The MTC is carrying out an independent evaluation of the new technology designed to support return to work strategies following the Covid-19 pandemic. The system, known as ‘Bump’, uses wearable and static devices operating on radio frequencies to alert wearers when they are getting too close to another person.
The system is aimed at improving personal distance behaviour by recording the interactions between devices every time someone comes into contact with another person's Bump zone. The wearable device will alert them if contact is made, with each interaction recorded.
As well as alerting wearers, Bump can be used by employers to monitor interactions, providing additional insight into movement throughout the workplace, and the intelligence to inform social-distancing guidelines.
The system has been developed by Northumberland-based advanced robotics manufacturer Tharsus in response to the measures put in place by the government to tackle the spread of Covid-19. In its role as a partner in the Construction Innovation Hub, the MTC is completing an independent validation of the technology to evaluate how Bump can be deployed now, and for manufacturing activities in the future.
In addition to manufacturing facilities, it is said that Bump can be rolled out in offices, warehouses, laboratories and social workplace environments.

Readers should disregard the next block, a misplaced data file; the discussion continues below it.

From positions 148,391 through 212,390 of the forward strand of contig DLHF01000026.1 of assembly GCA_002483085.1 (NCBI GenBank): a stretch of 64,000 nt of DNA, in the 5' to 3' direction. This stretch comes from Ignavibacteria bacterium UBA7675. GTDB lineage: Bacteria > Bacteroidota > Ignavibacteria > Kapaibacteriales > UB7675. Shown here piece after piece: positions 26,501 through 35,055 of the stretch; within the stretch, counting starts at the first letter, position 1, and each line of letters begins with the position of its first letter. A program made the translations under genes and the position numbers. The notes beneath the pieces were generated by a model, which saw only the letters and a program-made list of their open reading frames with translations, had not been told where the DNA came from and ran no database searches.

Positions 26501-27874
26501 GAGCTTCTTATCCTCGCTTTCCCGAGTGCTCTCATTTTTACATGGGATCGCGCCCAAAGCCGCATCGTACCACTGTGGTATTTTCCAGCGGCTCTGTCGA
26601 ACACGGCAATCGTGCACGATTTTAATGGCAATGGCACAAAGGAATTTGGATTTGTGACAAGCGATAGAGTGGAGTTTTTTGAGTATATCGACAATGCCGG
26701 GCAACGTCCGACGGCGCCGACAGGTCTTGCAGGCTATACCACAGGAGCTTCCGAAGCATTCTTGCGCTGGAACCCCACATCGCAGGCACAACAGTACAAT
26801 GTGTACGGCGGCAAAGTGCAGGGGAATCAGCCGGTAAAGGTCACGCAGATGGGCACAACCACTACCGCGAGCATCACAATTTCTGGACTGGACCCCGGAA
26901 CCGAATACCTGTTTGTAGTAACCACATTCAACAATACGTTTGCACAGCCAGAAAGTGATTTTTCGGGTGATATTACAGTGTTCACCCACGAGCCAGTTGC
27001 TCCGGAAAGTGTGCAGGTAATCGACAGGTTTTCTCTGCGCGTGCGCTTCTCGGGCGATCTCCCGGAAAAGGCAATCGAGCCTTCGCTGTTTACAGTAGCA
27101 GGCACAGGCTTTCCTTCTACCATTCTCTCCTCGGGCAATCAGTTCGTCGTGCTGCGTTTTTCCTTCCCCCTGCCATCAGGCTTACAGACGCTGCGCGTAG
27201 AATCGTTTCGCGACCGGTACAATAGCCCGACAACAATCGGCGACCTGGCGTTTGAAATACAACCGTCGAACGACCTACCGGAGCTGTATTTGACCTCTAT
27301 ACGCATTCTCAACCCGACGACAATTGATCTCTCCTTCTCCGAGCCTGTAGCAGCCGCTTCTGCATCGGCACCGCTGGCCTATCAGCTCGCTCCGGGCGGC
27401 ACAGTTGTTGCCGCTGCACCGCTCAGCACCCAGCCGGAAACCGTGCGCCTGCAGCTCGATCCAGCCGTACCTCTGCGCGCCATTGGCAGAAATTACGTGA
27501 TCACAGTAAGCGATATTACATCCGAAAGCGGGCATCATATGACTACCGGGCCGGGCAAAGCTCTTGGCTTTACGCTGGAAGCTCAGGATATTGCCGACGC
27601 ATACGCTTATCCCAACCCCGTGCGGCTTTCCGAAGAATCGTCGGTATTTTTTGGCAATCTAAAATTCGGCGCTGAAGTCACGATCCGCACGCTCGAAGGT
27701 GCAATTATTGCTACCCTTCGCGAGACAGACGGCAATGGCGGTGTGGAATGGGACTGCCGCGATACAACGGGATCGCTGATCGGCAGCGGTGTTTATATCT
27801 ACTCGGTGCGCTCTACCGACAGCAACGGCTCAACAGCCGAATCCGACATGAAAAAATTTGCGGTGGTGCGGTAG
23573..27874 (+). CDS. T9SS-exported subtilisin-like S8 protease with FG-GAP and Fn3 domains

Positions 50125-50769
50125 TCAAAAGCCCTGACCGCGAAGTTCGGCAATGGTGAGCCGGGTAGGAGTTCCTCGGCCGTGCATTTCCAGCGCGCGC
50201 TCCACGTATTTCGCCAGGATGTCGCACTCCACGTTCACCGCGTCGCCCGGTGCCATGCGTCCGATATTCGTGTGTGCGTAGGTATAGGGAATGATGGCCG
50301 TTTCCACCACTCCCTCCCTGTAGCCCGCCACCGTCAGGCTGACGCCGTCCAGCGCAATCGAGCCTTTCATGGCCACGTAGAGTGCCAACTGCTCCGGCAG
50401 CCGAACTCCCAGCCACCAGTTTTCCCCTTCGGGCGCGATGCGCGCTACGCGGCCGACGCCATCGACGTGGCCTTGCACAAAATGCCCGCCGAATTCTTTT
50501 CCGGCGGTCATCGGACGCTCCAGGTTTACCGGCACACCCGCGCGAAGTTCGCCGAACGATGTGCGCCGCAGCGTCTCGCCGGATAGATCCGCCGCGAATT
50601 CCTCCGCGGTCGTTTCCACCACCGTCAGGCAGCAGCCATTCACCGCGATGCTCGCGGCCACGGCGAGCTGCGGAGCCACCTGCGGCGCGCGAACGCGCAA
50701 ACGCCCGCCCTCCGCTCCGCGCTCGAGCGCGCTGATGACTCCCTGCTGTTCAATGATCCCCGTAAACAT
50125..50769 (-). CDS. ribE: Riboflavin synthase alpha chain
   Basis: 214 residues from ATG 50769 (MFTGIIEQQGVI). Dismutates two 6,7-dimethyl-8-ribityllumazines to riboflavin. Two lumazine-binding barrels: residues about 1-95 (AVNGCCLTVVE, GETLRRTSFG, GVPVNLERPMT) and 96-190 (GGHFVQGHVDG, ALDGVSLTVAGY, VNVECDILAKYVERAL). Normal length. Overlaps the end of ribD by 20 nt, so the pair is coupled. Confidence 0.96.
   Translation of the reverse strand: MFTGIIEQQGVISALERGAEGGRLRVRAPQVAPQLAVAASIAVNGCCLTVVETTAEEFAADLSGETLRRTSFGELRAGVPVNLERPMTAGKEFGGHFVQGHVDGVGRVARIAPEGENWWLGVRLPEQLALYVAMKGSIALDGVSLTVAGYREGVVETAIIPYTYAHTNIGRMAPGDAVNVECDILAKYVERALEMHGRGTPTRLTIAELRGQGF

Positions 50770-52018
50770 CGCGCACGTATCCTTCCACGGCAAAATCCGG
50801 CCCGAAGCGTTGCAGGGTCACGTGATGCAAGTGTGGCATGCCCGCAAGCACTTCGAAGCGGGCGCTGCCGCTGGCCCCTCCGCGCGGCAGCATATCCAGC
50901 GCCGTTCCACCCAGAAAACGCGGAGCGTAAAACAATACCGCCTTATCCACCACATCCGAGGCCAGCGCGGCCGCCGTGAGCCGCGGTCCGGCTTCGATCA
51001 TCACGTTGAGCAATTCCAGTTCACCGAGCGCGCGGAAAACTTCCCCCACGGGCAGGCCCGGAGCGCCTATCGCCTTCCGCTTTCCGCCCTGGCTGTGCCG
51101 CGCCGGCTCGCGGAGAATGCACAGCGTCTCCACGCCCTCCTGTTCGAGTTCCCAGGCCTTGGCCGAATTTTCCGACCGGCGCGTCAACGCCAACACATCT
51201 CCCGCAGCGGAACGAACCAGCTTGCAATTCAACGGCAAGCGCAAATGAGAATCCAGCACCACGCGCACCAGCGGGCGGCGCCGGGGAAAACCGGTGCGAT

Brian Palmer, CEO of Tharsus, says: “This is the first time in living memory that people have been told to socially distance for their own safety. At the same time, the pandemic has forced businesses to re-consider their responsibility as employers, with the health of workforces now more than ever one of the most important metrics facing leadership teams.
“We have created Bump to solve these two issues – to give people the help they need to stay distanced and safe, and provide employers with the assurances they need so they can operate responsibly.”
He adds: “Working with the MTC has played a valuable role in getting Bump from idea to market. Their facilities offer the unique environment to test, demonstrate and develop a system like Bump. The insight and engagement which their team brings has delivered valuable feedback assisting us to develop Bump rapidly into a fully resolved system. In particular, understanding how Bump can fit into the manufacturing ecosystem and the use of Bump will change wearer behaviour in the long term.”
Dr Clive Hickman, chief executive of the MTC, says: “Social distancing is one of the most impactful behavioural changes caused by the Covid-19 pandemic, and as businesses look at ways in which they can return to work, it’s essential that these measures are maintained, and technological developments are key to this. We have a team of engineers who are working closely with Tharsus to evaluate Bump so that, when ready, we can inform industry of the most efficient and effective ways to implement the new system.”
Bump is just one of the major projects that the MTC has been involved in to help combat Covid-19.